The complexity of the Australia market is giving rise to the latest mutation possible within the DER management ecosystem: mixed asset, multi market VPPs. This new market structure will accelerate adoption of energy storage devices, a key buffering technology which has emerged as a vital component to state-of-the-art VPPs. And while adoption of EVs is remarkably low in Australia — representing less than 1% of total vehicle sales by one estimate — these market reforms set the stage for EV assets to be bundled together with rooftop solar photovoltaics (PV), batteries and large industrial loads to create portfolios of aggregated flexibility that Australian market participants will increasingly rely upon in the future.
3 Types of Grid Services in Multi-Asset VPPs in Australia
The illustration below shows the types of DERs that can be integrated into multi-asset VPPs and the three primary wholesale markets they can sell into in Australia.
- Demand response, which helps reduce demand peaks without relying upon polluting an expensive fossil fuel peaking plant.
- Frequency control ancillary services (FCAS), which fine tune the frequency of the grid to keep it in balance.
- Wholesale arbitrage, which allows asset owners to maximize revenue streams pegged to wholesale market price fluctuations.
Emergence of New VPP Business Models: Turnkey VPPs
Some industry outlets are proclaiming that 2023 is the year of the VPP. They point to the adoption of the Federal Energy Regulatory Commission (FERC) Order 2222 , passed during the Trump administration but just being implemented today, which allows for aggregations as small as 100 kW of mixed DER portfolios installed at the retail distribution level to sell into transmission wholesale markets.
With the use of advanced algorithms and data analytics, VPPs are able to optimize the energy mix and ensure that energy is delivered when and where it is needed. AutoGrid’s solution provides a comprehensive and flexible platform for VPP management that can be tailored to meet the specific needs of each energy provider.
Overcoming Regulatory and Cost Challenges with Turnkey VPPs
One of the challenges for deploying VPPs is the lack of standardization. The energy industry is highly regulated, and many different regulations and standards must be met in order to ensure the safe and efficient operation of VPPs. AutoGrid has addressed this challenge by providing a comprehensive and flexible solution designed to meet the needs of a wide range of energy providers. With its cutting-edge technology and data analytics capabilities, AutoGrid is helping energy providers to overcome regulatory barriers and achieve their energy goals.
Another challenge facing the growth of VPPs is the uncertain costs associated with developing and deploying these systems. However, AutoGrid has addressed this uncertainty by offering a turnkey solution that helps energy providers to quickly and easily deploy VPPs. AutoGrid’s solution is designed to be scalable and cost-effective so energy providers can quickly achieve their energy and sustainability goals.
Decentralized and Digitalized Resources Underpin Turnkey VPPs
Utilities can now contract for VPP capacity like any other resource. Rather than rely upon the vagaries of DR, where participation rates can vary and often decline over the course of a year due to participant fatigue, the turnkey VPP offers a compelling way for utilities to obtain firm capacity from decentralized and digitalized resources with lower carbon emissions. AutoGrid covers the complete life-cycle of the VPP: design, enrollment, operations and maintenance, delivery and settlements.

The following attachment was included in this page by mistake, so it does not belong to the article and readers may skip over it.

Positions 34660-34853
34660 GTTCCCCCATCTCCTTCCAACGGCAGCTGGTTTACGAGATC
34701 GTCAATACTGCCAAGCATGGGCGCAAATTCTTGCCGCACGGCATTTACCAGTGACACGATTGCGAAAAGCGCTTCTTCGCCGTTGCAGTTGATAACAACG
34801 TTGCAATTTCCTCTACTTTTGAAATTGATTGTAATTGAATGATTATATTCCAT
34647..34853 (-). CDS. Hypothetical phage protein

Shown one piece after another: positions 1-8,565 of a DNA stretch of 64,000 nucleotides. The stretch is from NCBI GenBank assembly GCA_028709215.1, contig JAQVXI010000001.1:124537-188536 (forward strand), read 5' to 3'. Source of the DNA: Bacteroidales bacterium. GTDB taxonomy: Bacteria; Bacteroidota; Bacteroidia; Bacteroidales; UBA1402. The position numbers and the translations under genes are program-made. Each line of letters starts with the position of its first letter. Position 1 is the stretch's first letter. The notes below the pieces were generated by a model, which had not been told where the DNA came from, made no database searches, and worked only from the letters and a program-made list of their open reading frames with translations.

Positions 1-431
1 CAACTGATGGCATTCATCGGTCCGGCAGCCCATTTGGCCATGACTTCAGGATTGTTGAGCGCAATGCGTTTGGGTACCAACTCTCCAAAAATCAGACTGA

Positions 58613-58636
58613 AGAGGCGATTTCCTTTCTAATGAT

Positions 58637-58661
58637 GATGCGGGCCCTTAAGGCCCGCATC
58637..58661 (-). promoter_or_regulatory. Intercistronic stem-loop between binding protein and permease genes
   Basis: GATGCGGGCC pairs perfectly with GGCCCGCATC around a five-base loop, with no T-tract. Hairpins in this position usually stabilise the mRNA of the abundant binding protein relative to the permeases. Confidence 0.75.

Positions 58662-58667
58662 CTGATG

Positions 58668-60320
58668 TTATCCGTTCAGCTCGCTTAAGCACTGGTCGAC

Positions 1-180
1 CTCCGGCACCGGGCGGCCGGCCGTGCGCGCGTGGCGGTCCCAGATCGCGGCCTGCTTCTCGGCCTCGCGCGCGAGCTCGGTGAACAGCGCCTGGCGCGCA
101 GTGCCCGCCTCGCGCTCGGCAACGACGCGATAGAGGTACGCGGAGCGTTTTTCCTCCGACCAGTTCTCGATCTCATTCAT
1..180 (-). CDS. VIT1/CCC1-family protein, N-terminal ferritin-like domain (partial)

The first customer for AutoGrid’s turnkey VPP was the Clean Power Alliance (CPA), the largest community choice aggregation (CCA) program in California with over 3 million customers. The turnkey VPP will start with 6 MW of demand-side resources, including modulating EV charging, to reduce peak capacity often provided by fossil fuel peaker plants in the past. CCAs such as CPA are expected to provide the majority of electricity to the customers of the state’s three largest utilities within the next few years.
Virtual Power Plants Are the Future of Energy
The question “What is a virtual power plant?” can open the door to tremendous opportunities to reduce economic and environmental costs, embrace efficiency and leverage energy assets that often have already been paid for. As the energy landscape continues to evolve, the deployment of VPPs will become increasingly important. With their ability to integrate various energy sources, VPPs are helping to create a more flexible and efficient energy system. And as the growth of VPPs continues, the potential benefits are great, too.
In the last year alone, 600,000 devices in Hong Kong contributed to a VPP that provided 300 MW of capacity when it was needed in real time. Similar successes are occurring in countries as diverse as Japan, Australia, France, and India, and in many states throughout the US. VPPs are no longer an esoteric concept explored by government agencies and research institutions. They are active in markets worldwide today. The only things holding them back are outdated regulations and resistance from some incumbents and even some new energy market participants. Yet the trend is clear. VPPs will be the glue that holds the grid together in decades to come as the world relies increasingly on diverse DER assets. They are part of the decentralized, digitized and decarbonized energy system of the future. As we say at AutoGrid, we can only reach 100% renewables if we harness the flexible capacity of the world’s DERs.
Learn About AutoGrid Flex™ Platform for VPP
Director of Strategic Marketing
Peter Asmus is now Director of Strategic Marketing for AutoGrid. He also currently serves as Senior Advisor on Microgrid Strategy and Thought Leadership for the University of Alaska. Previously, he was Research Director for Guidehouse Insights, a management consulting firm. There, he launched the microgrid and VPP research services over a decade ago, forecasting future trends and ranking leading solution providers. He has 34 years of experience in covering and analyzing and writing about emerging energy trends.